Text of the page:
Kuopio: According to a recent study from Finland, machine learning techniques can predict with certainty the likelihood that patients with type 2 diabetes would have poor glycemic control, The length of type 2 diabetes, previous glucose levelsand the patient’s use of anti-diabetic medications are the most crucial variables influencing glycemic control.
The findings of the study were published in the journal clinical epidemiology, The researchers examined glycemic control in patients with type 2 diabetes in North Karelia, Finland, over a period of six years. Patients’ glycemic control was determined on the basis of long-term blood glucose, HbA1c, Three HbA1c trajectories were identified from the data, and based on these, patients were divided into two groups: patients with adequate glycemic control, and patients with inadequate glycemic control.
Using machine learning methods, the researchers examined the association of patients’ baseline characteristics, clinical- and treatment-related factors and socio-economic status with glycemic control. The baseline characteristics included more than 200 different variables.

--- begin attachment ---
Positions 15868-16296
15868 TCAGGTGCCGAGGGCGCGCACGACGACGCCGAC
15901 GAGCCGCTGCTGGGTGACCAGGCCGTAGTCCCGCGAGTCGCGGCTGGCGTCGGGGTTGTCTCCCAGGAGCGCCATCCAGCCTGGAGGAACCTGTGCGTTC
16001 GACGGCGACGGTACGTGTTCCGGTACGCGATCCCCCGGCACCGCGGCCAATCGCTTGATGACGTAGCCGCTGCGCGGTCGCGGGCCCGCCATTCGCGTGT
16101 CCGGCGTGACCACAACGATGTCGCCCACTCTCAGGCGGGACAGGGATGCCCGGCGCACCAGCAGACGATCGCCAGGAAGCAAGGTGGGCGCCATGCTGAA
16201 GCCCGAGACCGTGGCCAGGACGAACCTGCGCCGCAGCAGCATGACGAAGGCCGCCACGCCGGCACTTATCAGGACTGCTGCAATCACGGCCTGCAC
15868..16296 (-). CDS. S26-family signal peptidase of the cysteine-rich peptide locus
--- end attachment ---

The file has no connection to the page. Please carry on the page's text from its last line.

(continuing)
The results showed that by using data on the duration of type 2 diabetes, prior HbA1c levels, fasting blood glucose, existing anti-diabetic medicines and their number, it is possible to reliably identify patients with a persistent risk for hyperglycemia at any point of their diseases. In other words, inadequate glycemic control can be predicted from data that is routinely collected as part of diabetes monitoring and management,
The primary objective of treatment in type 2 diabetes is to maintain good glycemic control in order to prevent complications associated with the disease. according to the Finnish Current Care Guidelines for Diabetesglycemic control should be followed up annually, making it possible to monitor the long-term trajectory of the disease.
Early identification of patients with poor glycemic control is of paramount importance in order to target treatment to those in need and to intensify it at the right time. Delayed intensification of treatment increases the risk of complications, which is also reflected in higher costs of care.